I was in my late 20′s, and well into my struggles with anorexia and bulimia, before I began to perceive a tangible difference between “my body” and “me.”
After so many years of casually speaking about “my body,” “my mind,” “my heart,” “my spirit,” I finally started to wonder just who the “my” was who claimed all of these things.
Who owned “my body?”
Who was in charge of “my mind?”
Who sensed the presence of “my heart?”
Who was it who spoke of “my spirit” with such confidence?
Well, it must be …. “me.”
All at once, I became deeply curious about just who this “me” was who rated a body, a mind, a heart, a spirit all her own.
With this post, I return again to that literal tome of life wisdom, “Voyage of the Turtle” by Carl Safina.
I have always learned so much from my animal companions….and continue to do so each and every day.
I also love watching nature documentaries that follow animals during their day-to-day lives so I can learn.
Sometimes while I’m watching these programs I think, “Oh, no, I could never eat termites for lunch!” and that is that.
At other times, the documentary reveals something so profound….a shared sense of deep and timeless, well, humanity – only the species I share it in common with is not technically “human.”
At a particular point in Safina’s book, he is describing the despair researchers have often felt as they have battled against humanity, global warming, inertia (from the general public, interested parties, and other scientists), and the suffering of the sea turtles themselves to maintain the hope for species regeneration.
All the senior professionals…..they all work from hope. They’re not the types to gloss over problems or look through rose-tinted lenses. Quite the opposite; they’ve been the first to sound alarms. They’ve felt despair and fought despite it. I’ve learned this by observing the real professionals who go the distance. You dodge despair by not taking the deluge of problems full-bore. You focus on what can work, what can help, or what you can do, and you seize it, and then – you don’t let go. What they see, and what I’ve come to see, is the possibility of making things better. That’s what hope is: the belief that things can get better. The world belongs to people who don’t give up. (emphasis added)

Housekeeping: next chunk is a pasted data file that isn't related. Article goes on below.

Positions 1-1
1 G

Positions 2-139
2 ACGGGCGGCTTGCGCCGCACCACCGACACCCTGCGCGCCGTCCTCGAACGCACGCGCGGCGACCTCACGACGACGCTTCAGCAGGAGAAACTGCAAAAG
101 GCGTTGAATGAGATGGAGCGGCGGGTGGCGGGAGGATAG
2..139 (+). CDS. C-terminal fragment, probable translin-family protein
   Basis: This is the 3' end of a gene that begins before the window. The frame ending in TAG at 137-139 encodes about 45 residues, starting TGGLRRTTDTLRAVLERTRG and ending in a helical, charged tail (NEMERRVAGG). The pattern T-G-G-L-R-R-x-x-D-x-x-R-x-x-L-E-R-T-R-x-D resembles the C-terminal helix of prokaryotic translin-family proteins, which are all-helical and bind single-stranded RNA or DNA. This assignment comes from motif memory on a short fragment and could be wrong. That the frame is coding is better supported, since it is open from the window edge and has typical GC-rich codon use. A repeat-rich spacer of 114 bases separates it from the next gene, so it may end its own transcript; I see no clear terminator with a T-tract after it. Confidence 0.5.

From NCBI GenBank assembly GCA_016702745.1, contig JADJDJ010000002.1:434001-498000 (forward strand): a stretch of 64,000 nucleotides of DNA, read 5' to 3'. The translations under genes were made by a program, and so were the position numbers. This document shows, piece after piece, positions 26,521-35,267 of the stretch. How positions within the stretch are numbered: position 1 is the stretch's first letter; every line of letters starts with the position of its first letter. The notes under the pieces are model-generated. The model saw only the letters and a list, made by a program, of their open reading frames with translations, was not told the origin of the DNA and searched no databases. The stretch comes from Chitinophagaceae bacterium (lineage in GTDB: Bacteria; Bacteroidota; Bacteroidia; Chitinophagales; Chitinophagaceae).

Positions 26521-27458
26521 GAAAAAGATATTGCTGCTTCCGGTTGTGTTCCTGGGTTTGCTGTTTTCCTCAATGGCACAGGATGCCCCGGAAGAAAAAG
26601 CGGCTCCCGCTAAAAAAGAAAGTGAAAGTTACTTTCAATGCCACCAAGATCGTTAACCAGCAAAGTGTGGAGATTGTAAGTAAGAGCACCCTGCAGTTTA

But wait – it gets even better:
If you’ve been following this blog for longer than five minutes, you already know I’m a staunch champion of mentoring (plus the blog title kind of gives it away).
And not just for eating disorders recovery, either, or even for recovery in general – I’m also a huge fan of mentoring just for living life.
Mentoring (like feathers) makes everything better.
From the moment I met my first mentor, the alienation I had always felt from everyone and everything else began to fade.
At last, another being SAW me.
A single other soul really LOOKED at me – into me – noticed me.
I felt known – like my name suddenly took on greater meaning, and so did my life.
If I tripped and fell, someone else would care (and bring a band-aid and antiseptic wipes).
If I had a great day (or even a great minute) someone would cheer and celebrate with me.
The gift of mentoring changed my life – my whole world.
Since founding MentorCONNECT in 2009, I have been working with a wonderful researcher, Dr. Marisol Perez, and her team at Texas A&M University to quantify the value of mentoring as a source of support during the eating disorders recovery process.
I have been blogging a bit about a fabulous book called “Voyage of the Turtle” by Carl Safina.
At some point, this book has become less about gaining a simple “tortoise education” and more about learning how to simply live life.
In one of my favorite quotes, the author writes (this about watching a single baby sea turtle enter the surf for the first time, encouraged in its first steps by a group of witnessing conservationists):
I wonder if this is the end of something ancient or the start of a future regained. I’m not certain what it is, but I know what it means: it means there truly is hope. Other peoples, other species, even other kinds of sea turtles – in situations as bad, sometimes worse – have recovered. Turtles have taught me this: Do all you can and don’t worry about the odds against you. Wield the miracle of life’s energy, never worrying whether we may fail, concerned only that whether we fail or succeed we do so with all our might. That’s all we need to know to feel certain that all our force of diligent effort is worth our while on Earth. (emphasis added)
And in fact, I told myself this very thing (although not so eloquently) when I first began my mighty struggle to recover from anorexia and bulimia.
The odds seemed powerfully stacked against me – leaning over me like a slobbering muscular bully, in fact.